When you take a look at the 2015 NBA draft class, you’ll notice that several of those rookies have had their time in the spotlight at some point in the 2015-16 season. Early in the season, “Porzingis” mania occurred in New York when Kristaps Porzingis excelled for the Knicks (and well before they fell out of the playoff picture).
The top pick in the draft, Karl-Anthony Towns, proves to be the best player from the class and is probably already the most valuable player on a Minnesota Timberwolves team that is loaded with young talent. Even late draft picks like the Denver Nuggets’ Nikola Jokic have shown what they can do in the league in their first professional season.
One player who’s been somewhat of an afterthought from that draft class is Los Angeles Lakers’ point guard D’Angelo Russell, who was taken with the second overall pick last summer. The Ohio State product experienced his share of growing pains in the early stages of the season, as he adjusted to playing in the shadow of a retiring legend in Kobe Bryant.
However, as the season unfolded, Russell showed flashes of the player who the Lakers expect him to become in future seasons. With his better play of late, is it possible that the kid who could be the Lakers’ next franchise icon has the potential to be not only the best player from his draft class, but also an NBA superstar? Looking at his skills and growth during his rookie campaign, we think that may be the case.
When you look at Russell’s month-by-month splits, the growth he’s made in a short period of time is impressive — no matter how you look at it. In November, December, and January, he averaged around 12 points and three assists per game with less than ideal shooting numbers. In February and March, however, Russell has scored about 16.5 points per game with closer to four assists per night. Further, his shooting numbers across the board have improved as well. It’s clear that as Russell becomes more comfortable in the league, his productivity increases as well.
In the early months of the season, Russell didn’t put up dynamic performances for a team that badly needed a spark. He didn’t eclipse the 20-point mark in any single game until mid-December and had just four such scoring outputs prior to the start of February. Since the end of January, however, Russell shows that he can score in bunches. He has seven 20-point games in the last two months, including a career-high 39-point showing against the Brooklyn Nets in early March. Again, as the season progresses, Russell shows that he can be a leader for the Lakers and carry the load offensively.
Scoring isn’t the only important aspect of being a point guard. Russell also shows his passing ability throughout his rookie campaign. In 18 of the 68 games he’s played, Russell has accounted for five or more assists. That’s an area he’ll have to improve if he ever wants to be a top-flight point guard, but he possesses the court vision to be an effective passer. (His 3-2 assist-to-turnover ratio is a bit of a concern, though.)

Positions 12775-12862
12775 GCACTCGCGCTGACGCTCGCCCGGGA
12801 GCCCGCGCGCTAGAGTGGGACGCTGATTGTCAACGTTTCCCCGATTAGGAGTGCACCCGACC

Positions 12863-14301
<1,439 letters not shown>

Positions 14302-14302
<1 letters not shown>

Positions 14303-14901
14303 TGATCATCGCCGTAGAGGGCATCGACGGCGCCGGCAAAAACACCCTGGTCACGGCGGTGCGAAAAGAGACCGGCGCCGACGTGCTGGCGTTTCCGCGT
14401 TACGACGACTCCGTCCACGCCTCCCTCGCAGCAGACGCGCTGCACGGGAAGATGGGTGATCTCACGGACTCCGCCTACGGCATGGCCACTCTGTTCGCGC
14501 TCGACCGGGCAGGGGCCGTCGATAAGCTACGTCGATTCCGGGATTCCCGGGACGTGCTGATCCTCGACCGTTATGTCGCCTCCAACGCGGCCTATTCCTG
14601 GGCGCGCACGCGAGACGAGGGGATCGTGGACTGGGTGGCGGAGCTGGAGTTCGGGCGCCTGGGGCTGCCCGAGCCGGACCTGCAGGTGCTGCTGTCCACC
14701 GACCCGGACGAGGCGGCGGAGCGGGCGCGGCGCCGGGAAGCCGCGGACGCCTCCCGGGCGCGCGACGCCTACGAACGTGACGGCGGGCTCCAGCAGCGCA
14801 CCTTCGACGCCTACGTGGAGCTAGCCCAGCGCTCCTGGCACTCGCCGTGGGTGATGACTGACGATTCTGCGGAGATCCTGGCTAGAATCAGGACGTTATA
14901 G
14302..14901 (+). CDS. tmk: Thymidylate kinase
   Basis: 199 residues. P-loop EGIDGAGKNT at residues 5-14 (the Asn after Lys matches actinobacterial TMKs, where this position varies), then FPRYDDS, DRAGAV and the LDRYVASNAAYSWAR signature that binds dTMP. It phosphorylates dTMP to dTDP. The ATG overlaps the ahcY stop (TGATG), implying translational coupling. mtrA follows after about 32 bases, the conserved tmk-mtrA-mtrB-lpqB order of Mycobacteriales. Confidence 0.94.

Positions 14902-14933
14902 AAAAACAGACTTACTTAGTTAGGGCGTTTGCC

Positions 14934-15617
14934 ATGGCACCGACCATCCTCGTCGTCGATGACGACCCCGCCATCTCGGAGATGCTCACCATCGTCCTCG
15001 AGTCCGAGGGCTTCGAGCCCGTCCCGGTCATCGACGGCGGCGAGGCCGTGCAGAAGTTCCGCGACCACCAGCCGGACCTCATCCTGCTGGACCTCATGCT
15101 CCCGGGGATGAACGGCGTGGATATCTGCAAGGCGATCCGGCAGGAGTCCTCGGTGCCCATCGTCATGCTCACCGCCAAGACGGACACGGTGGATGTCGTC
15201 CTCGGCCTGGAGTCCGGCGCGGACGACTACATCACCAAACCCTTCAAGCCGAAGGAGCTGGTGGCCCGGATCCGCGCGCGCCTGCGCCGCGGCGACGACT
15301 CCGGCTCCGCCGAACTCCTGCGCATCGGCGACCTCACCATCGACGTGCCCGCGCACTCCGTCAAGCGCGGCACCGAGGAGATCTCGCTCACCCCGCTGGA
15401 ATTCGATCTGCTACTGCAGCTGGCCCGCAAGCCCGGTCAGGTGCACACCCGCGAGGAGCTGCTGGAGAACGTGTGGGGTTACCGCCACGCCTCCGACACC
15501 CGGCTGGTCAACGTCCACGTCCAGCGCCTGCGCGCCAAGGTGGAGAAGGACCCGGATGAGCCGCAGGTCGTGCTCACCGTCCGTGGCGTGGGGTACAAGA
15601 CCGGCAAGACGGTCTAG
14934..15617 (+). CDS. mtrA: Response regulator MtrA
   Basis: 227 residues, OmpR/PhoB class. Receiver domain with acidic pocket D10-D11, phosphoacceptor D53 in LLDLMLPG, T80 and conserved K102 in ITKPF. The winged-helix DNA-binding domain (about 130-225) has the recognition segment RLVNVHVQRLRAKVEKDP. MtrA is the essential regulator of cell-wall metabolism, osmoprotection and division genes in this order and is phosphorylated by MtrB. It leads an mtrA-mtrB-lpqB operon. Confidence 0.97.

Further, for a point guard especially, Russell shows a solid ability to rebound with 17 games of five-plus rebounds this season. Reliability is an important characteristic for any professional athlete and Russell (to this point) shows that he can stay mostly healthy for a large majority of a lengthy NBA season. He’s played in 68 of the 70 Lakers’ games this season, starting on 36 occasions.
He won’t have to deal with a playoff run this year as the Lakers have been terrible this season (15-55), but the fact that Russell has survived the long season and improved in the process is a positive sign for his career and the team’s future. Also, his 27.6 minutes per game (sixth among rookies) serves as proof that Russell can handle the work load.
Among rookies, Russell’s numbers aren’t the best, but they are near the top of the charts. His 13.3 points per game are fourth among first-year pros, his three-point percentage is sixth, his assists total is third, and his steals total is second. With his improvements in the second half of the season, Russell must be mentioned in the conversation for Rookie of the Year, even though he won’t win it with the presence of Karl-Anthony Towns.
When you look past this season, though, the ceiling for Russell is as high as can be. His three-point ability along with his knack for getting to the rim is the perfect combination for a point guard trying to be an effective scorer. He also shows his effectiveness as a passer and even a rebounder, given his triple-double potential in future seasons. Couple all that with his ability to get steals (1.2 per game this season) and you have a pretty solid-looking player in Russell.
It might take some time for him to reach “superstar” status (if he ever does), but Russell gives the Lakers hope — at the very least — as the face of their franchise for the past two decades prepares to ride off into the sunset. An offseason of hard work and fine-tuning his game could lead to Russell being one of the more improved players in the league next season and potentially make him the best player from the 2015 draft later down the line.